In this case, a factor had arrived in favor of the prosecution. The patient here, T Nicklinson, had been paralyzed from the neck till the leg for a stroke. So, he was almost unable to live life properly as he is not able to do anything. Along with that another patient namely Martin had been suffering from locked-in syndrome. They both need assistance in order to end their life as they are in pain and that was not the way to love life. The law regarding assisted suicide was not sufficient enough for which they are not able to take their decisions. Nicklinson had sought a declaration regarding this on which he wrote there should be an available defense for the necessities The current law was not compatible with Article 8 of European Convention in order to address the issues7. In this point, it can be seen that there needs to be a right of autonomy at the end of life.
Nicklinson had also raise voice regarding this. This case had been declared as an unlawful case due to which both the cases were unsuccessful. After this judgment, Nicklinson refused all the food and died in August 20128. So, it can be seen that not having proper law will also lead to encounter a self-suicide that had been occurred in case of Nicklinson and Martin. Nicklinson wife and Paul Lamb at SC, both sought a declaration on which it has been written that current laws related to assisted death were not compatible with the rights under Article 8. So, these laws related to assisted death need to be reformed to rely on both legal and ethical perspectives to ensure that laws, as well as the personal rights, are not violated.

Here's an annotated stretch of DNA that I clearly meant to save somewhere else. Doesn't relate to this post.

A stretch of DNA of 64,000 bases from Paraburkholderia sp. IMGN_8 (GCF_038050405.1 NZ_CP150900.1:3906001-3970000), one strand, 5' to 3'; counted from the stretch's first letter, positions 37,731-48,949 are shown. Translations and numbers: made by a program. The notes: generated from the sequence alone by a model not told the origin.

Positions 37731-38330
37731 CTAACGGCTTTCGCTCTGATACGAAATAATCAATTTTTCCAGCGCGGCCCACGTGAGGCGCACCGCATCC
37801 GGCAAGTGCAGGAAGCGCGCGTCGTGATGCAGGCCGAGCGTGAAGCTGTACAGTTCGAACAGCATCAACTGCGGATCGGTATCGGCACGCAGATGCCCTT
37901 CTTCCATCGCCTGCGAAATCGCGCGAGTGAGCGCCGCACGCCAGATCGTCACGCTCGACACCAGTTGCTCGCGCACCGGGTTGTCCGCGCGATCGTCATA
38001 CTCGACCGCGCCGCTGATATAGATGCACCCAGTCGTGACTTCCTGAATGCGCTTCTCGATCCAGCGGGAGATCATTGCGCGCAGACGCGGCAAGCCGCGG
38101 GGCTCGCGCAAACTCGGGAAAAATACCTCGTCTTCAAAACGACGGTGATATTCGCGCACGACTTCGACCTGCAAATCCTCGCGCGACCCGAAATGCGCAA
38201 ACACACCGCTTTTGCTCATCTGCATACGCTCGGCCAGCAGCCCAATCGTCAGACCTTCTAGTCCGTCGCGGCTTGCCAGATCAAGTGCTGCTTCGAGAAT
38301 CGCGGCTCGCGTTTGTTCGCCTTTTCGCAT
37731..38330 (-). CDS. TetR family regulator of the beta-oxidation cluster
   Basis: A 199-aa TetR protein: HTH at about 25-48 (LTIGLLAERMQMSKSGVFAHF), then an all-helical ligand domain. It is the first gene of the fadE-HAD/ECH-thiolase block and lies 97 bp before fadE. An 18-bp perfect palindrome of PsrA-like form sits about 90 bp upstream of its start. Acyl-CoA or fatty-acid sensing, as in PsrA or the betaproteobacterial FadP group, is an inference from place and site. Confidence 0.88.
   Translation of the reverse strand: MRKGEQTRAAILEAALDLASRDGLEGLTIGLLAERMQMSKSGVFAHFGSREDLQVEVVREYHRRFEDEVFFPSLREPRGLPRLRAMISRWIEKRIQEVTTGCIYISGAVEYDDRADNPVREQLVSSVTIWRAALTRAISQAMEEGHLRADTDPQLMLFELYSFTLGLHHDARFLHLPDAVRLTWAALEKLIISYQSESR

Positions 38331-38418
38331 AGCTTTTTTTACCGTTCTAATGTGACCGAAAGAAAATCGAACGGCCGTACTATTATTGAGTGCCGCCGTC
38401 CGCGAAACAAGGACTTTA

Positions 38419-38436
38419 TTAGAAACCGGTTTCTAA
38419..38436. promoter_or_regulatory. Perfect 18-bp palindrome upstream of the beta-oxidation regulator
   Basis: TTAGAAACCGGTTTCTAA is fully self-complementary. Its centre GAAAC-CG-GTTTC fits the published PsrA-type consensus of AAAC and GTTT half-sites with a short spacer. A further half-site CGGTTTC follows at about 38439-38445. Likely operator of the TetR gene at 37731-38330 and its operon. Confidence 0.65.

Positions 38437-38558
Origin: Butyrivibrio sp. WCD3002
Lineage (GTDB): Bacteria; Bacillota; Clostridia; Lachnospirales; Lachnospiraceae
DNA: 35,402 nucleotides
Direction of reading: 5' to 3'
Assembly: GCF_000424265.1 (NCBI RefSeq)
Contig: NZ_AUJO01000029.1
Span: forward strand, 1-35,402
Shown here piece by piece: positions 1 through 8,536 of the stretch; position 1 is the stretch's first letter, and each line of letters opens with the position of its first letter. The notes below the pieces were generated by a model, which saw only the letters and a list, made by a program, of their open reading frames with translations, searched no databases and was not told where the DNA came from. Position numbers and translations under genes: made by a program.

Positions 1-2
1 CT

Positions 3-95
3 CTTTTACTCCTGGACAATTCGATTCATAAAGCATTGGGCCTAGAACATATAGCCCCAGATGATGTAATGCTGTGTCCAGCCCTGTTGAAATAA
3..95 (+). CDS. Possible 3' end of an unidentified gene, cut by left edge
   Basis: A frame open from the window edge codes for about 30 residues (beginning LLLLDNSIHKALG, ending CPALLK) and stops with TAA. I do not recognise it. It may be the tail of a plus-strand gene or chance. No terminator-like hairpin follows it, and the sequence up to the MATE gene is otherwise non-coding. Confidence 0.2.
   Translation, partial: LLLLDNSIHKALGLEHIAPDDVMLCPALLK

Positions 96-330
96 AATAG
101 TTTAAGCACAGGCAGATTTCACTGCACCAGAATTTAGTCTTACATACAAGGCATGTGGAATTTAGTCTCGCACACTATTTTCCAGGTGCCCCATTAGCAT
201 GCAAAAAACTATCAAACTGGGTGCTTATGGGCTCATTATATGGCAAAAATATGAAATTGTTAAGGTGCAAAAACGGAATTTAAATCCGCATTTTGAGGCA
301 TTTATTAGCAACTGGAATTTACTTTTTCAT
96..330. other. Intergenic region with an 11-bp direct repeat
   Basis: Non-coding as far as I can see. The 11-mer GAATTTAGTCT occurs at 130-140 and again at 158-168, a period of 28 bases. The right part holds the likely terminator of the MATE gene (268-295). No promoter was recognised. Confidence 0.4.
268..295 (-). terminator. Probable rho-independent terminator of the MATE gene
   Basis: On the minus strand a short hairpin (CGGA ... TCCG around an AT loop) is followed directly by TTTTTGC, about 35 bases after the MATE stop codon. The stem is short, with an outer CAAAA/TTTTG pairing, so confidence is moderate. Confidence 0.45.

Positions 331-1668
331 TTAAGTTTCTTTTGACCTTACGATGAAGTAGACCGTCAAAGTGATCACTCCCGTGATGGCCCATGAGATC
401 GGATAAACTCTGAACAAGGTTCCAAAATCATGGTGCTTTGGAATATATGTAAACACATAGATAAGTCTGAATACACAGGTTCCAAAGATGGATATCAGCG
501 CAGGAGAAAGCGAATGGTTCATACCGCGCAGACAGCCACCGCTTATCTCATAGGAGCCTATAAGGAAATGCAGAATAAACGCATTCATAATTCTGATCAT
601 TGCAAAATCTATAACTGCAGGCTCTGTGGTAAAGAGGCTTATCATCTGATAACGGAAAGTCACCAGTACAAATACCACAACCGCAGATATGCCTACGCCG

The Assisted Dying Bill No.2 2015
A report has been commissioned regarding improper laws which are already in practice within the cases of assisted death and are not ethical at all to apply the laws on the cases. It can be seen that due to the improper laws, the party’s ethical rights had been violated and they have died in an unexpected situation. Declaration about ethical and legal position of assisted dying in United Kingdom had been questioned regarding its independence. Legal and ethical perspectives of assisted dying were not supported and funded enough by the high profile public personalities. On top of that Commission had declared in this report that the law was incoherent and inadequate9.
It can be concluded that the reformation of assisted death can be initiated in such conditions where a person can receive assistance in dying if they have capacity of making a clear and informed intention to end their life.
Conway, R (on the application of) v The Secretary of State for Justice & Ors  EWCA Civ 1431 (27 June 2018)
In the year of 2018 on November Conway had generated the right to appeal for right to die. This appeal had been rejected by three judges. The judges had told that they are not well placed as parliament so they could not determine the necessity and proportionality of his appeal. So, Conway was then intended to appeal to the Supreme Court. He had dismissed an emergency application in order to hear his case on right to die. Any change that had been made to this law would have to be initiated and established by Parliament. It was also recognized that this establishment would be in the Supreme Court’s power in order to make the declaration about incompatibility of do, such laws in context of Conway’s rights under ECHR10. So, it can be seen that the ethical perspectives always seemed to be violated in the cases of assisted death which is not good for human rights.